The Amazing Age of John Roy Lynch, is a new picture book biography created by two Austinites – author Chris Barton, and illustrator Don Tate. Eight years in the making, this incredible, emotional, and important book about a unique and brave person is finally here and garnering praise.
Published while the United States has its first African-American president, this story of John Roy Lynch, the first African-American speaker of the Mississippi House of Representatives, lays bare the long and arduous path black Americans have walked to obtain equality. The title’s first three words ‘The Amazing Age’ emphasize how many more freedoms African-Americans had during Reconstruction than for decades afterward. . . . A picture book worth reading about a historical figure worth remembering.–Kirkus Reviews
Barton offers an immersive, engaging, and unflinching portrait of the difficulties of the Reconstruction era, while Tate’s cartoon-like artwork softens moments of cruelty and prejudice without diminishing them.–Publishers Weekly, starred review
We usually share interviews Chris Barton conducts with other authors, but for this book, he turned the tables and asked us to interview him. Our BookKids staff happily accepted. To keep up with all of Chris’s great conversations with authors, and to be eligible to win free books from him – and this month he’s giving away The Amazing Age of John Roy Lynch – sign up for his newsletter.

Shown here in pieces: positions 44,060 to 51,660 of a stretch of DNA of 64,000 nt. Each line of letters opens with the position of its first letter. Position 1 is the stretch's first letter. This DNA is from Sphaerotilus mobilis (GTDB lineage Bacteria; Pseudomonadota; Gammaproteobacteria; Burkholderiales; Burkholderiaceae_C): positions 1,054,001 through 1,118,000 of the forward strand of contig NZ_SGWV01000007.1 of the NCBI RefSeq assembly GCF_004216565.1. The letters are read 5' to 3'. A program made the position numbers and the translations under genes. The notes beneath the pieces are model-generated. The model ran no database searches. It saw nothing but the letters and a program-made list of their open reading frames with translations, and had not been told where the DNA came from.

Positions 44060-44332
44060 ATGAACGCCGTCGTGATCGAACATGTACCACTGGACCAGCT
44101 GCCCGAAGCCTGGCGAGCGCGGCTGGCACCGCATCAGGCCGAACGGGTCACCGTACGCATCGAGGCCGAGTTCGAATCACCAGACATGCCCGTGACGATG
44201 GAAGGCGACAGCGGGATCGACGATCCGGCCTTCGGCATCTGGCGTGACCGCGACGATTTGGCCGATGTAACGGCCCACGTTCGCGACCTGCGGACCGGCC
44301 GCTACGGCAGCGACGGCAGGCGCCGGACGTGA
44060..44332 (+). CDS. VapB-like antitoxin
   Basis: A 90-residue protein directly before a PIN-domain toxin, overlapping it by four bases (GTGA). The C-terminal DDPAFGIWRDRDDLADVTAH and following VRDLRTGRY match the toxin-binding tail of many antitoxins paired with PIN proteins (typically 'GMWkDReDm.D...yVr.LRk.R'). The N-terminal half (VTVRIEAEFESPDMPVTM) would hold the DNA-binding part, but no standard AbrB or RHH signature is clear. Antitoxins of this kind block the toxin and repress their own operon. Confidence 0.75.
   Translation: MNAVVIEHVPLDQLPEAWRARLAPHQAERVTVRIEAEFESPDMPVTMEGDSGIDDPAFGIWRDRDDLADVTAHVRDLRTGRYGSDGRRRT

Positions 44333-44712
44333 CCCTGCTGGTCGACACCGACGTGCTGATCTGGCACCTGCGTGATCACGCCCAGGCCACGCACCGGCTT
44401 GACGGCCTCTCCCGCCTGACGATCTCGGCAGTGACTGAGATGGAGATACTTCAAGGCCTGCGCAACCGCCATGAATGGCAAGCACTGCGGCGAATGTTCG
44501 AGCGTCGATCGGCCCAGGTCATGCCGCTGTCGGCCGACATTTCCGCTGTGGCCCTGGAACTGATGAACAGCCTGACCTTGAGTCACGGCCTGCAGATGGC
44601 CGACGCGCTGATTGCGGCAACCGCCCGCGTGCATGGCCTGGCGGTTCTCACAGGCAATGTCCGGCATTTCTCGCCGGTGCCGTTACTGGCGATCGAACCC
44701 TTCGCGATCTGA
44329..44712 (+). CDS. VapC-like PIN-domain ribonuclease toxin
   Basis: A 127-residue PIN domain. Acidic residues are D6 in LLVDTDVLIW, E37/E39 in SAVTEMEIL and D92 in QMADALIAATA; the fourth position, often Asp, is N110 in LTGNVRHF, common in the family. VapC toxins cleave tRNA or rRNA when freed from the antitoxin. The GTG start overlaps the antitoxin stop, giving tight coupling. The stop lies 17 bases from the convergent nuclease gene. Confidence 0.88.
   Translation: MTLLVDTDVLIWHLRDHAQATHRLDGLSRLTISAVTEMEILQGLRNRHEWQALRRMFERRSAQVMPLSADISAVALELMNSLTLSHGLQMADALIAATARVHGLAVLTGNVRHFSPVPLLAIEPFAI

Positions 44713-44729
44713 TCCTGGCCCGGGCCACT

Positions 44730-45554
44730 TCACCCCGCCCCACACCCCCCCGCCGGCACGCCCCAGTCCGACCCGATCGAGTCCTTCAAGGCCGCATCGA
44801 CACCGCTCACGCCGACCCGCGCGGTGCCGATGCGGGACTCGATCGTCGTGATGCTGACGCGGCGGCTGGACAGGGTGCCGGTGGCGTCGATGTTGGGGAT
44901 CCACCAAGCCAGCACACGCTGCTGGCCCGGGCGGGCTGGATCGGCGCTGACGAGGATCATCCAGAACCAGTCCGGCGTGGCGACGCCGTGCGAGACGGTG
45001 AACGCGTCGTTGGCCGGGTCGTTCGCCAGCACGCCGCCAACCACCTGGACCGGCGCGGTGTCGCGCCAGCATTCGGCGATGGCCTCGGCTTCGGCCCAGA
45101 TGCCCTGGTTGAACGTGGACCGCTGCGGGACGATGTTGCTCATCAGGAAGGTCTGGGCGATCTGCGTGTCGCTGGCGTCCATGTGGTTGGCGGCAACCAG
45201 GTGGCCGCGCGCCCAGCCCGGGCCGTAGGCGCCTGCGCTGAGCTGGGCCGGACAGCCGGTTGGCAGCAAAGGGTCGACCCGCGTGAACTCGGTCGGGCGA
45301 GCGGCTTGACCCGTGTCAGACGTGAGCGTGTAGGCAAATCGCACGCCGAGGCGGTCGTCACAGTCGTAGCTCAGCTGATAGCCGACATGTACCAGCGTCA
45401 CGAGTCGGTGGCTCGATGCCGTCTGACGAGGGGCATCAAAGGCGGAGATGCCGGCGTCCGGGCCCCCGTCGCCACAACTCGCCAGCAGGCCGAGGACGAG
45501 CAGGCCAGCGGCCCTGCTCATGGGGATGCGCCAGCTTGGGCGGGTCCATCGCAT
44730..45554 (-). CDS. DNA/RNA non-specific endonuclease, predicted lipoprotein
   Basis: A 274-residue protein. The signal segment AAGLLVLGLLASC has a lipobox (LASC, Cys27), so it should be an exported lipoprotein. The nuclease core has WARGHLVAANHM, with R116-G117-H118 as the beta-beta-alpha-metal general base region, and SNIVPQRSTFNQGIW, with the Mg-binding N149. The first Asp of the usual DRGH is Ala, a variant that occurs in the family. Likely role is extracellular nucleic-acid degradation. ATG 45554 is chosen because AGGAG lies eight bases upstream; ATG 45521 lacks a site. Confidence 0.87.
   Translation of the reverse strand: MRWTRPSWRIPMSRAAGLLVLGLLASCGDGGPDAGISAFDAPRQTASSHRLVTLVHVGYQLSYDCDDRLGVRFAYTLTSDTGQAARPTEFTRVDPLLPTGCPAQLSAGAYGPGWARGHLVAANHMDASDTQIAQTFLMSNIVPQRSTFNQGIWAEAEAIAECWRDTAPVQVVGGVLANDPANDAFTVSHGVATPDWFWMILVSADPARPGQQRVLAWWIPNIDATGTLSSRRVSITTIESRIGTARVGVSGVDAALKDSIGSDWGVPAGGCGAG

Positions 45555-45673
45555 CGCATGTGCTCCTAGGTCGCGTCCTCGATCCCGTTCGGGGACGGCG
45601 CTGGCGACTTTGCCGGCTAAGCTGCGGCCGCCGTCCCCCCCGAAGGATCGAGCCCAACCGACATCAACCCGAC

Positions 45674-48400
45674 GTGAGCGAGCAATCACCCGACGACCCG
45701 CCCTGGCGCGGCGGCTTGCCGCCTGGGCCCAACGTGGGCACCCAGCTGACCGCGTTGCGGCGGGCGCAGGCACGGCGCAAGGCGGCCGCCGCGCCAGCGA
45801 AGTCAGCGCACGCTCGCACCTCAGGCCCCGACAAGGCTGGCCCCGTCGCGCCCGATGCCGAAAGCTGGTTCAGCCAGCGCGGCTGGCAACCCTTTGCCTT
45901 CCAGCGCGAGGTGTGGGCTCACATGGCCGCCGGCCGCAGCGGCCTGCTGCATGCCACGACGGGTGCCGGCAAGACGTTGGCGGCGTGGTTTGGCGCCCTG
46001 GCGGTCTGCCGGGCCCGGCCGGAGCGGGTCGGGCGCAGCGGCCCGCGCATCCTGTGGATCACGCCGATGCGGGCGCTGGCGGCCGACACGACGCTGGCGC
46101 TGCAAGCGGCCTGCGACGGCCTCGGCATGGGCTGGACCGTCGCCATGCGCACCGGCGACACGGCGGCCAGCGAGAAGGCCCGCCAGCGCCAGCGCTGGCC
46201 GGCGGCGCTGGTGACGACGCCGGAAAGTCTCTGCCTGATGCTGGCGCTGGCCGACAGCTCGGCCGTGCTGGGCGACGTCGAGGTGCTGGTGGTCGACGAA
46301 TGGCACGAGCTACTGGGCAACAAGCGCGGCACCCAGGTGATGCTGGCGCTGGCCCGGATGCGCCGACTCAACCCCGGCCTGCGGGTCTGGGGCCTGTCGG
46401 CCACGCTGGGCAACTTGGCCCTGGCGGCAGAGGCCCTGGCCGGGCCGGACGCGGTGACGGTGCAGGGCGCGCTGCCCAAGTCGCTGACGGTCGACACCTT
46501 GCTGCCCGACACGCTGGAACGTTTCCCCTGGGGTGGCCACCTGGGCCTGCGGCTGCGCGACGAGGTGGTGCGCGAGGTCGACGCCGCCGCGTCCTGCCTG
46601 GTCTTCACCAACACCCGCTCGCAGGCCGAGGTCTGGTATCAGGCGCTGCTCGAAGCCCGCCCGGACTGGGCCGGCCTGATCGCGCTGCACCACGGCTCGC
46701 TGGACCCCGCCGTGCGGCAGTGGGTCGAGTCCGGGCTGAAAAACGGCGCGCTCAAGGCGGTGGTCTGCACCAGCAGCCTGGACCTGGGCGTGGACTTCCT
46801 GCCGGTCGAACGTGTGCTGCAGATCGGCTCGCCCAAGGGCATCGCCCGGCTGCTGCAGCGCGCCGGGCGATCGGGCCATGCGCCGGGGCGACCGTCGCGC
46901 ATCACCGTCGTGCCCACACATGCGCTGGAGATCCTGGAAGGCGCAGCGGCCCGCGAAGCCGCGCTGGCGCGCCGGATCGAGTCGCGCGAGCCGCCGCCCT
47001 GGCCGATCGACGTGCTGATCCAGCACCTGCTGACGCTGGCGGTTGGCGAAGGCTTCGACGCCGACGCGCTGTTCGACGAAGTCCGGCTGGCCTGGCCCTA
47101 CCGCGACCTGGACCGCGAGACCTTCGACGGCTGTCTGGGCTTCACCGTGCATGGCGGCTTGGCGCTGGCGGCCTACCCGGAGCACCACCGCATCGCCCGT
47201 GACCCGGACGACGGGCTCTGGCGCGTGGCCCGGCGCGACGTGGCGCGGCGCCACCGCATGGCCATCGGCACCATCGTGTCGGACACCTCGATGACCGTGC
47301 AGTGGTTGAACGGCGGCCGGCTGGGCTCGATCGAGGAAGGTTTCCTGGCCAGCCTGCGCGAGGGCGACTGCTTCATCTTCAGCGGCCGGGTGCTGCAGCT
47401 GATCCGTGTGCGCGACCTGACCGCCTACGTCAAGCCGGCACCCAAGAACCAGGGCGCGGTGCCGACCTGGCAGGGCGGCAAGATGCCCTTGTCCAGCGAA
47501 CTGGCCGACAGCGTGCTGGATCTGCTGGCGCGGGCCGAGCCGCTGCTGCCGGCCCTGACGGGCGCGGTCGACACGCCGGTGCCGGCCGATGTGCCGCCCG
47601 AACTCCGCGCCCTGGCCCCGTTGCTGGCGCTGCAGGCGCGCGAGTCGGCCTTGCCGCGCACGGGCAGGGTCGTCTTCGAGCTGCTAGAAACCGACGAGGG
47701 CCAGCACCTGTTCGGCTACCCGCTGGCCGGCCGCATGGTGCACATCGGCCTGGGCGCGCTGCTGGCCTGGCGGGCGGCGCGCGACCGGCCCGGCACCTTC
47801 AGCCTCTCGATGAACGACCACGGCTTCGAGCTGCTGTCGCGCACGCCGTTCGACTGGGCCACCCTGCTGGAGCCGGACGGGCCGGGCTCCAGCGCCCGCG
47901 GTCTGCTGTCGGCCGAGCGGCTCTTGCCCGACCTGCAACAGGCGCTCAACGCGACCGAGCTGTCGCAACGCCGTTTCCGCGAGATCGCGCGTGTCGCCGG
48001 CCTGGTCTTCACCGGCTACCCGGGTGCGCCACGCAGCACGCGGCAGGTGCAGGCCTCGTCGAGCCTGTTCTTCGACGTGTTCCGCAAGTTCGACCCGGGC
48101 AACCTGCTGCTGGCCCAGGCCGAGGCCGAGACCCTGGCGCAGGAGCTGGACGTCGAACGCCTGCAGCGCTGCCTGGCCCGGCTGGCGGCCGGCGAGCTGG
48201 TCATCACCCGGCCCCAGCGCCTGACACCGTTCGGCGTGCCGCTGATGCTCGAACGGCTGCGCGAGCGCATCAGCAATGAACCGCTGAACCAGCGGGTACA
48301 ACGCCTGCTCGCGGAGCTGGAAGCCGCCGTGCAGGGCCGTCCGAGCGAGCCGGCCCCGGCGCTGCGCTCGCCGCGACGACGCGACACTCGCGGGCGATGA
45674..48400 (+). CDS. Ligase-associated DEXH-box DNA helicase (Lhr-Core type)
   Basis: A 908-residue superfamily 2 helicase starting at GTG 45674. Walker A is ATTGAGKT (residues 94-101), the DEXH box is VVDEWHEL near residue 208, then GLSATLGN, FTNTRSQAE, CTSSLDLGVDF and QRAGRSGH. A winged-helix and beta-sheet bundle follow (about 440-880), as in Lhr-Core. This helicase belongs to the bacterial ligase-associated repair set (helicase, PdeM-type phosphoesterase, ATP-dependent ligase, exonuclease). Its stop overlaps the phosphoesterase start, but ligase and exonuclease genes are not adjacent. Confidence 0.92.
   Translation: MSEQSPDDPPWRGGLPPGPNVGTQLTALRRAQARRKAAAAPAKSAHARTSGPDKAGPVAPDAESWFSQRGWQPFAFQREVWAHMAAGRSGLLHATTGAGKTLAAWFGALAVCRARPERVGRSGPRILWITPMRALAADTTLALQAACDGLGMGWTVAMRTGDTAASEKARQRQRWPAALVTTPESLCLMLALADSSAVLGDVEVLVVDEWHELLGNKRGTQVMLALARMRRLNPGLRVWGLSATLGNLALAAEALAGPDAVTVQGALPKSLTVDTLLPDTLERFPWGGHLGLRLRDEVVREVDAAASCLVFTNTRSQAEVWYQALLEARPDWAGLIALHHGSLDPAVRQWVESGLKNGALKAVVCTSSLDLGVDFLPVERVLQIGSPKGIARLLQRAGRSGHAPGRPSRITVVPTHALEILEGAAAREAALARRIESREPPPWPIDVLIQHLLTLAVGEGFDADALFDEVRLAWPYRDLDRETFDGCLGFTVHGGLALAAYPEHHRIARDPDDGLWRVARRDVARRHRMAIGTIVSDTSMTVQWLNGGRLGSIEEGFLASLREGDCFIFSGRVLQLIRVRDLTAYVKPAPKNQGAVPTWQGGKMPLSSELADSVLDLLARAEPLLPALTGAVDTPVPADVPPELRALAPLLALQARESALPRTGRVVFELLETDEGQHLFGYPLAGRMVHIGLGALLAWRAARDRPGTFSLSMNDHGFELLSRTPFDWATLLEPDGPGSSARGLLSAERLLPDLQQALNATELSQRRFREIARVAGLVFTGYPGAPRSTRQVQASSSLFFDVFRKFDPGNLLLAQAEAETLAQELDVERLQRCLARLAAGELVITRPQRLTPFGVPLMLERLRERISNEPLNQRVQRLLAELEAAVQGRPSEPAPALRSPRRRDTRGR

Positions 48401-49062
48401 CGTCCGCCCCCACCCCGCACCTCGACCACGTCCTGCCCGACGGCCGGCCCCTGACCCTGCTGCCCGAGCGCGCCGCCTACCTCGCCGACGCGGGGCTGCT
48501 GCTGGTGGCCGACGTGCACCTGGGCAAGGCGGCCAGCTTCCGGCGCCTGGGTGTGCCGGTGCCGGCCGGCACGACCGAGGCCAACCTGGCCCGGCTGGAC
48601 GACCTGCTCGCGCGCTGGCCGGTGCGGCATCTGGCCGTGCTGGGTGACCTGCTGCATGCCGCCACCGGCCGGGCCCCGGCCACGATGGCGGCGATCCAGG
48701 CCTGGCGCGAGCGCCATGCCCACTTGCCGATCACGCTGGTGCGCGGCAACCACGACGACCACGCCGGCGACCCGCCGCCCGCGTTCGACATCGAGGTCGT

John Roy Lynch, born enslaved, became a member of the U.S. House of Representatives during Reconstruction. And that era began when the Civil War ended 150 years ago next month.
BookPeople: Where did you first hear about John Roy Lynch, and what drew you to his story?
Chris Barton: The first I heard of John Roy was in the PBS documentary Reconstruction: The Second Civil War. It uses his story — including his tantalizingly close brush with freedom when he was a toddler — as one of the lenses through which the changes of the era are shown. When he finally did exit slavery as a teenager, he and his world changed so fast — within ten years, he was a U.S. congressman — and I could not stop thinking about those transformations.
BP: What’s the most memorable story you’ve unearthed about John Roy Lynch? And was there any story or anecdote that you love about him that didn’t make it into this book?
CB: The most memorable — literally — story has to be that one about how he, his mother, and brother were nearly emancipated when John Roy was around two. When he died at age 92. he’d been working on his memoir, and what he knew of his white father’s uncompleted plan to free his family was still very central to John Roy’s narrative of his own life. Because he lived so long, he had many second acts after he left Congress, and there’s a timeline at the back of the book that touches on some of those. But just this morning, I looked at a draft of my text from February 2007, and all the stories I wanted to tell about John Roy Lynch back then are in the resulting book today. Most of my manuscripts change a lot more than that.
BP: What do you think are some of the challenges in teaching modern kids about the period of Reconstruction? What do you hope this story will teach them about that time period?